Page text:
“Fantastic Planet introduced a foreign landscape that paralleled the social behaviour and structures of real life, which was a desired effect in creating a dreamlike state that was also understandable without having to set too much context.”
Even though Shu had a workstation at home where she could conveniently work on the film, working alone had its own set of challenges, such as the constantly changing COVID-19 measures that posed uncertainties in the work process. Nonetheless, Shu remained committed to completing her film. “I tend to be quite strict with my schedule, and for the most part, I was on time, but not without some sleepless nights,” she said. “As those nights were quite parallel to my film about how the moon journeys through a sleepless night, it was an interesting experience overall.”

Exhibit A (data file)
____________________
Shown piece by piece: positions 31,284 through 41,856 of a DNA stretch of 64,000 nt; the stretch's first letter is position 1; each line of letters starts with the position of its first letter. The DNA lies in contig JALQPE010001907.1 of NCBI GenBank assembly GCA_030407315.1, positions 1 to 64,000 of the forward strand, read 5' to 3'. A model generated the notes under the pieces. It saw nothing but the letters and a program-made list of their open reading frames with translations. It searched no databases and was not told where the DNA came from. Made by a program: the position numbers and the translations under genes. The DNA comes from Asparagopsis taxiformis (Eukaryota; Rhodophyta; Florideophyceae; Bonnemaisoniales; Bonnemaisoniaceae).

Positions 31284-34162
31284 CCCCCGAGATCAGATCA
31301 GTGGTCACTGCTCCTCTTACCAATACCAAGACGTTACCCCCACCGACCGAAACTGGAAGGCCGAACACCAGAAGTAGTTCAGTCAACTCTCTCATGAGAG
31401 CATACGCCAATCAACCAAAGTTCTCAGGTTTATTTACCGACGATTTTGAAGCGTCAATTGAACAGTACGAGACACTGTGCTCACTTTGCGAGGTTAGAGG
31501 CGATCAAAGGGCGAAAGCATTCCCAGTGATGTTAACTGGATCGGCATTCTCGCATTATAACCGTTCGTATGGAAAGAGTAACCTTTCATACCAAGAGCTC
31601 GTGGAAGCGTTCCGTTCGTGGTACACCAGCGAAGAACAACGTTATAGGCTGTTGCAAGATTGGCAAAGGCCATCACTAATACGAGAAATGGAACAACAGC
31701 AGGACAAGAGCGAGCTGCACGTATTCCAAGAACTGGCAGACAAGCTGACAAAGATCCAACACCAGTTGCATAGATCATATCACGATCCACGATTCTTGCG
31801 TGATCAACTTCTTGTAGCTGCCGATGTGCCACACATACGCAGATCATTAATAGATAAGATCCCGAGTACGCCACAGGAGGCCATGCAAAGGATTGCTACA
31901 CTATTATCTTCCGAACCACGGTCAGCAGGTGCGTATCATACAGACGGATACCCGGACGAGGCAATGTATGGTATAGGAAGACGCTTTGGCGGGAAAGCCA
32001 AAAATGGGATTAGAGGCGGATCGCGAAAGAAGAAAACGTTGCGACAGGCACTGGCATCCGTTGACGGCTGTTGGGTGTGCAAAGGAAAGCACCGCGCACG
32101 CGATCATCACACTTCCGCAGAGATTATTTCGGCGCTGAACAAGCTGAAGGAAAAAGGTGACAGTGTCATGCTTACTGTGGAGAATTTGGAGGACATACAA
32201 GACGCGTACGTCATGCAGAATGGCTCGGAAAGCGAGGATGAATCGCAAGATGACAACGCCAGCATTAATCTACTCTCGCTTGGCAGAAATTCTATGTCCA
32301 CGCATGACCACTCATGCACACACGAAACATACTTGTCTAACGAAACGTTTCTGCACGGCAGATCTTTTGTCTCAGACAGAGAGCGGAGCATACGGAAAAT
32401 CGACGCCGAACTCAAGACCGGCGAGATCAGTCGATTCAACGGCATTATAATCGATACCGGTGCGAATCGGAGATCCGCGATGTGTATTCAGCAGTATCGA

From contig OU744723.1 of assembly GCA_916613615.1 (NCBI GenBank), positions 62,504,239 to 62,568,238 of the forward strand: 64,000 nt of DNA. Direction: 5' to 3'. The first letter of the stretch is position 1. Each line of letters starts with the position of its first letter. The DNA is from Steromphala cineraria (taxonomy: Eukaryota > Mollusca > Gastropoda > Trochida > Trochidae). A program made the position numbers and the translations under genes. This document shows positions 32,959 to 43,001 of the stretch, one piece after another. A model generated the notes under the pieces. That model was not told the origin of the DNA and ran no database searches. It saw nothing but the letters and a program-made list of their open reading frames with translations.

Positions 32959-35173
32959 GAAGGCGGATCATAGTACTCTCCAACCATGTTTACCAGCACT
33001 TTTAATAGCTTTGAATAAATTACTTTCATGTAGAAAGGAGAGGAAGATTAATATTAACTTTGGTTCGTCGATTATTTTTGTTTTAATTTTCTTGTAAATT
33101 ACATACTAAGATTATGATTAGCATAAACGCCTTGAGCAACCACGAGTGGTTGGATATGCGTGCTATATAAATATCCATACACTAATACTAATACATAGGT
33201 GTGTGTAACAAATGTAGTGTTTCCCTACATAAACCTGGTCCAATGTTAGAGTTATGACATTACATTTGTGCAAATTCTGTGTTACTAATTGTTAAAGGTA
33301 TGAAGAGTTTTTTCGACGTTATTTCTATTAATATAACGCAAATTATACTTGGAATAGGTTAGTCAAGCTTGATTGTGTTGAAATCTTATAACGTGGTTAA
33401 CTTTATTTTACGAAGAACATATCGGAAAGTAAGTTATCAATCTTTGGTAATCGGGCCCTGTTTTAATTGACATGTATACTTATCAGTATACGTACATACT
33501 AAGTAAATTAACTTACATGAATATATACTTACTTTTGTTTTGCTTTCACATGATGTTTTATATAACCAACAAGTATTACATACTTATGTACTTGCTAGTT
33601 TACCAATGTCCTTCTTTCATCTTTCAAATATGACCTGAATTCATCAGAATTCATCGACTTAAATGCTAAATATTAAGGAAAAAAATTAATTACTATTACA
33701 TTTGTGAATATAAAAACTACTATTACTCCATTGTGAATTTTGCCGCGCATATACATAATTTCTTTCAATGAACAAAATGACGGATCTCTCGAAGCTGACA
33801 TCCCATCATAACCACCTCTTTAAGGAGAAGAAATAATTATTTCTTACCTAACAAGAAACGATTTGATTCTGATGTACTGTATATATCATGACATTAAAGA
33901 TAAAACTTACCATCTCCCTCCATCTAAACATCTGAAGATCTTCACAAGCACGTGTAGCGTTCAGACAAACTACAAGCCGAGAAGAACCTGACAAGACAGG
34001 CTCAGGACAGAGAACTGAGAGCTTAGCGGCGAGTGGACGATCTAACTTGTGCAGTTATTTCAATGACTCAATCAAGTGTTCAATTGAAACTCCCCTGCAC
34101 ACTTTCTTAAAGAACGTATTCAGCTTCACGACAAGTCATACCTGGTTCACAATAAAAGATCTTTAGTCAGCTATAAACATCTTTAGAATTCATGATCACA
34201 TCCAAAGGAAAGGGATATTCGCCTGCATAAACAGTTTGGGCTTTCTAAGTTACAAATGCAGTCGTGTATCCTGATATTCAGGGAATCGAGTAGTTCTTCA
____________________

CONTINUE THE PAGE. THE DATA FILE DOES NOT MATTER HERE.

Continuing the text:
Encouraging budding animators who may be wary of the steep learning curve involved in learning professional design software, Shu said: “When starting on a new software, you have the excuse to make bad things and have fun.”
“Getting used to the tools and the hotkeys usually just takes practice, so it’s good to have fun with the initial experimental phase as it serves as practice, but also will help you to find techniques that are suitable for you,” added Shu, who is now equipped with the skills for many design applications, including Callipeg and Procreate.
Shu has been an avid “cartoon watcher” and has been interested in animation since her childhood and was fascinated to see characters come to life. During her time as an ADM undergraduate, Shu was glad to have explored different mediums, tried her hand at various styles, met many creative people and learnt from their practice. Today, she works as an illustrator and animator at a design agency.